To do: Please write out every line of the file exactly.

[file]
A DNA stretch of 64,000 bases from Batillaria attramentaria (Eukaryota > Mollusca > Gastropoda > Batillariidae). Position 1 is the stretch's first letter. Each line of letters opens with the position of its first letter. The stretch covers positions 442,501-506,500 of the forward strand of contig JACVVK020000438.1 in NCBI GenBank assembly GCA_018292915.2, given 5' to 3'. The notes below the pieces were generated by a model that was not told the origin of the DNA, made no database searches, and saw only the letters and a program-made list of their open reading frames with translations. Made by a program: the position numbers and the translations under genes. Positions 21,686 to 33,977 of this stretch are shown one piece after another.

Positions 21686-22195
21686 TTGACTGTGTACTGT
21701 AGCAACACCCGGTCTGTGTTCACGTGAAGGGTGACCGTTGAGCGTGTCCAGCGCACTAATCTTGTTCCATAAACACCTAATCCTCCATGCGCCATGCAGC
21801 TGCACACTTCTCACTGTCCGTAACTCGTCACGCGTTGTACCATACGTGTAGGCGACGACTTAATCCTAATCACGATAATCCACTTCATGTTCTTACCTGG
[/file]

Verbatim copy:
A DNA stretch of 64,000 bases from Batillaria attramentaria (Eukaryota > Mollusca > Gastropoda > Batillariidae). Position 1 is the stretch's first letter. Each line of letters opens with the position of its first letter. The stretch covers positions 442,501-506,500 of the forward strand of contig JACVVK020000438.1 in NCBI GenBank assembly GCA_018292915.2, given 5' to 3'. The notes below the pieces were generated by a model that was not told the origin of the DNA, made no database searches, and saw only the letters and a program-made list of their open reading frames with translations. Made by a program: the position numbers and the translations under genes. Positions 21,686 to 33,977 of this stretch are shown one piece after another.

Positions 21686-22195
21686 TTGACTGTGTACTGT
21701 AGCAACACCCGGTCTGTGTTCACGTGAAGGGTGACCGTTGAGCGTGTCCAGCGCACTAATCTTGTTCCATAAACACCTAATCCTCCATGCGCCATGCAGC
21801 TGCACACTTCTCACTGTCCGTAACTCGTCACGCGTTGTACCATACGTGTAGGCGACGACTTAATCCTAATCACGATAATCCACTTCATGTTCTTACCTGG